Get to know the person as who they really are before you start to judge. In To Kill a Mockingbird written by Harper Lee, many characters have some very misleading appearances. One side of the book is about Boo Radley living near Atticus. They assume he is a very bad, scary person because he never comes out of the house. From what they see, the house is falling apart and is very dark inside all the time.
He lived the rest of his life in nightmares and fears which denounced his actions. He realized how unscrupulous his actions were and his souls is long huanted by it. After the murder, he does not dare to put the dagger back. We could see, from this point, The warrior and Duncan’s “worthiest cousin” (1.4.15) is so terrified by his own action that a sound would scare him. While he is haunted by guilt, Macbeth has to secure his throne by murdering Banquo and Fleance.
Dante and Virgil enters the Hell where they are confronted with cries and torments from everywhere. These cries are from souls who did not commit to either good or evil but lived their lives without making any conscious moral choices. Throughout the passage Dante shows how deeply the souls are affected in the Hell. These souls are taunted here as Dante opens the passage saying how they are unfortunate because they never did anything good or bad but they are still part of the Hell. They are here because they did not make any conscious choices.
All the monster wants is love. The Monster is the victim because his creator abandons him, his appearance affects his relationship with the people he meets, and his desire to feel loved. To begin, his creator abandons him. Victor creates Frankenstein, but is afraid of him. “He might have spoken, but I did not hear; one hand was stretched out, seemingly to detain me, but I escaped and rushed down stairs” (Shelley 44).
Victor had no rights to judge the monster because he did not teach him anything at all. This is an example of different kind of people that use too much judgement on the physical appearance. Because of suffering too many threats and screamings from Frankenstein, these turned to hatred and caused him to seek revenge on Frankenstein. Throughout the novel, Frankenstein and other characters gave the monster the feeling of self-consciousness. It is easy to understand that the beast’s actions were just followed by horrible feelings.
Ever since the creation of written language, humanity has been connected on profound levels with each other. However, the gap in between separate languages has also hampered this connection in the lost experiences of translations. Although the nature of language itself is universal, the differences between two languages often obstructs the reader 's ability to fully comprehend a literature piece. The translator 's struggle to balance between poetic purposes and the intended meaning of the author often mars the reader 's ability to fully comprehend translated texts. Similairly, in Victor Hugo 's historical novel Les Misérables, much of Hugo 's brilliant contemplations of the French language is often lost in English translations.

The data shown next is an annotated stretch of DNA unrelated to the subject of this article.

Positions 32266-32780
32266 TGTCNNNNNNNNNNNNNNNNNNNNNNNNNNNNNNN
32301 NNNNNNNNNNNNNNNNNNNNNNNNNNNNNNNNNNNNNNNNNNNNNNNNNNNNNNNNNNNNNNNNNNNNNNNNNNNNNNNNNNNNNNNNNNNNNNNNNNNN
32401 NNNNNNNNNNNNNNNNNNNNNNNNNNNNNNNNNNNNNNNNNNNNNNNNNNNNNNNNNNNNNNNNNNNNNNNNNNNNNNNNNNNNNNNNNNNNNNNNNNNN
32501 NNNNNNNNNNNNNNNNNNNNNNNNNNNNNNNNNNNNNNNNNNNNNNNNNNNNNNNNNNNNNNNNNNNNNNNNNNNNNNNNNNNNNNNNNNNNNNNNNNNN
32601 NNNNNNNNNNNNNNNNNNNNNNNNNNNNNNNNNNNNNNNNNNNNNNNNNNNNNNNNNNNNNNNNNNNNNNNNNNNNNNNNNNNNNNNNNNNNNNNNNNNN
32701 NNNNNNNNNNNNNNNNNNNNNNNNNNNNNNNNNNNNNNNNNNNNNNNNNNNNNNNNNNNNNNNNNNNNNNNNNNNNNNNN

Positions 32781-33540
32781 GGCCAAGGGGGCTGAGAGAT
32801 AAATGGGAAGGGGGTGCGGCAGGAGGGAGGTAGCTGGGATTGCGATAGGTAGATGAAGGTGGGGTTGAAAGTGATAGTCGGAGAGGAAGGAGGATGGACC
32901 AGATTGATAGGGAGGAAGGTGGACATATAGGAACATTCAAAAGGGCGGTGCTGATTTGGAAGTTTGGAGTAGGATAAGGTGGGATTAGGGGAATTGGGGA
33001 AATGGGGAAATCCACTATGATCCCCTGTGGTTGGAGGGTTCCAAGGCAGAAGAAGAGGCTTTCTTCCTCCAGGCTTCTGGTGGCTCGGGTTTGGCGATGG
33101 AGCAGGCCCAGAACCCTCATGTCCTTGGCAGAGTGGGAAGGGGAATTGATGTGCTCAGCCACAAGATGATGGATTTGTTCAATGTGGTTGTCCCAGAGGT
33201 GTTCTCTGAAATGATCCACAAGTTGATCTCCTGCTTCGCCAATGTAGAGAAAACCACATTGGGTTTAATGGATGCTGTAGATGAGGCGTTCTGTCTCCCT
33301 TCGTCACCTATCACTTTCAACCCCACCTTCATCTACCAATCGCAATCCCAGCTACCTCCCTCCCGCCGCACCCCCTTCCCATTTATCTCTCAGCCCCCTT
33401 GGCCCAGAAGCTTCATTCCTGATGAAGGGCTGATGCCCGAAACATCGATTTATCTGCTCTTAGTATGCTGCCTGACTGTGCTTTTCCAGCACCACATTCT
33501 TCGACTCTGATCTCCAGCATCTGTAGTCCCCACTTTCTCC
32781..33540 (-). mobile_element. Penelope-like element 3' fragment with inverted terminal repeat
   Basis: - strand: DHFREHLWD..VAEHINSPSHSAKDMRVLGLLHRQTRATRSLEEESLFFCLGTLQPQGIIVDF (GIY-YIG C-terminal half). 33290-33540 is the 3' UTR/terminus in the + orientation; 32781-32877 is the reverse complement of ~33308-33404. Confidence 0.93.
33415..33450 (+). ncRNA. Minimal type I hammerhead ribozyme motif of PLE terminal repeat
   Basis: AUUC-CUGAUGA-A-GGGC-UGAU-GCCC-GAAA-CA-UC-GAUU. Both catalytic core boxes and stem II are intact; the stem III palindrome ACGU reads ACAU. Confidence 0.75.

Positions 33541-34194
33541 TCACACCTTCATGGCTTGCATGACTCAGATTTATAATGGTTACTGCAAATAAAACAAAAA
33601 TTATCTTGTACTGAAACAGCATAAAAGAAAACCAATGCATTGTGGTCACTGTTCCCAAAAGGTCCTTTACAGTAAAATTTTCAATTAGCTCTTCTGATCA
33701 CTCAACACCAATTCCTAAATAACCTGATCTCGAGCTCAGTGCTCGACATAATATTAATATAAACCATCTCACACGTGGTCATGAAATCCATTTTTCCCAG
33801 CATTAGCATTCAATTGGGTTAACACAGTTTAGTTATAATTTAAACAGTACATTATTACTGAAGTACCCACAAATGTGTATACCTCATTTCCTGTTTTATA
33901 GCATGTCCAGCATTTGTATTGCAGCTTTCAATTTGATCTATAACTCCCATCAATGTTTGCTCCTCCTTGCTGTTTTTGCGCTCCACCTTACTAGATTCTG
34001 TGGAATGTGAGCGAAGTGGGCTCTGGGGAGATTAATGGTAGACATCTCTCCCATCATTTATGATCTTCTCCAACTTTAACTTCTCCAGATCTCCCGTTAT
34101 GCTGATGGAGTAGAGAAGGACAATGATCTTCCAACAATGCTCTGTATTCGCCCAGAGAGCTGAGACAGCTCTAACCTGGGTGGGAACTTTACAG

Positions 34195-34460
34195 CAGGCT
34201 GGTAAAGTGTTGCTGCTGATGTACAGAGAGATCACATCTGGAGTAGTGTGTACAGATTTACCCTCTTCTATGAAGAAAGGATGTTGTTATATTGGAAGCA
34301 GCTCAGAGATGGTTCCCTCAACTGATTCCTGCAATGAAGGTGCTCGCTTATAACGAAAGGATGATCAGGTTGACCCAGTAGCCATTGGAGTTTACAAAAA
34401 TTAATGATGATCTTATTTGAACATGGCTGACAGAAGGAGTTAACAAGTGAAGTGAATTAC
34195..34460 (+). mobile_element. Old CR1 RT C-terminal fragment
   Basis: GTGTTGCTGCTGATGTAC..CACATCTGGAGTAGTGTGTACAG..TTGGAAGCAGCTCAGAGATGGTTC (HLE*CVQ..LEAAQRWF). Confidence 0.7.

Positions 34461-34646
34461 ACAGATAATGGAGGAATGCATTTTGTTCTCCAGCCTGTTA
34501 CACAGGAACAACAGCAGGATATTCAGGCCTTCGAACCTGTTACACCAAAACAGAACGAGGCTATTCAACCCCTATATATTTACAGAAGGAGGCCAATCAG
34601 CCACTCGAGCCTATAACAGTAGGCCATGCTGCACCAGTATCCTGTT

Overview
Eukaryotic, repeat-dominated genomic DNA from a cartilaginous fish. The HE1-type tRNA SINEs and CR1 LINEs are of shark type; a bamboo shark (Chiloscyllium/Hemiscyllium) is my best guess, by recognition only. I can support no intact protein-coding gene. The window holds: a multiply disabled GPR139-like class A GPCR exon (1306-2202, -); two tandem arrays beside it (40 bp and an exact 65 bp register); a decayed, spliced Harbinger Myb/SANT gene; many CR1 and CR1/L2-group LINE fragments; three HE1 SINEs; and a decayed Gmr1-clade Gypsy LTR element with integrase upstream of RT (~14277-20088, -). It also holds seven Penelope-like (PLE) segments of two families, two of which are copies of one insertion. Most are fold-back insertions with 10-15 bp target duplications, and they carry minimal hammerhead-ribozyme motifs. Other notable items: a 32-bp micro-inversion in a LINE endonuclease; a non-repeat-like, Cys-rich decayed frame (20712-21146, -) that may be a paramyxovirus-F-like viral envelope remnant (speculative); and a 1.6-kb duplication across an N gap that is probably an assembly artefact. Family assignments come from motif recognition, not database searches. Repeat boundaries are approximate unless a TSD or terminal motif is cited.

Shakespeare writes “...be called our mother, but our grave, where nothing…\Where sighs and groans and shrieks that rent the air\Are made, not marked; where violent sorrow seems…\The dead man’s knell\Is there scarce asked for who, and good men’s lives…\Dying or ere they sicken” (IV.iii.191-198). Death will soon befall Scotland, as the play ends with a battle. This battle ultimately leads to the death of Macbeth. In a way, the sickness can be paralleled with Macbeth’s paranoia. He is never quite fully at peace, even after he hears the messages of the three apparitions, as he constantly worries who is plotting to kill him.
However, depending how you look at the situation it could be biblically or biologically. Grendel in the film seemed to be alone and angry about ot. When hearing the loud noises from the mead hall he got frustrated and attack heorot that night. However, when Grendel was destroying, and killing or harming a lot of people, beside one person. Hrothgar tries to fight Grendel in the film, but Grendel would not attack him.
The monster on the other hand had known only loneliness from the second he opened his eyes. The monster learns through painful rejection that he will never find companionship because humans are unable to see past his ghastly appearance and in anger tears away one of Frankenstein’s many companions. This begins the spiral of anger and loneliness that leads to the monster killing nearly everyone Frankenstein is close to. This, inadvertently, forces Frankenstein to have the same feelings of anguish and loneliness that he first instigated in the monster. Frankenstein never realises that all the monster wants is a companion, he cannot see his own emotions reflected in his creation.
However, in taking revenge, the creature ensures that he will never be accepted by society. Furthermore, revenge does not only consume the creature, it consumes Victor as well. While the creature is not considered a “monster” at first, the desire for revenge transforms him and Victor into true monsters who have no aspirations beyond destroying each other (“Frankenstein Themes: Revenge”). As stated previously, Victor ultimately finds himself dead because of his unavoidable loathing of the creature. Additionally, at the end of the novel, the creature implies that the flame motivated him to create havoc, but now that Victor is dead, he is slowly dying.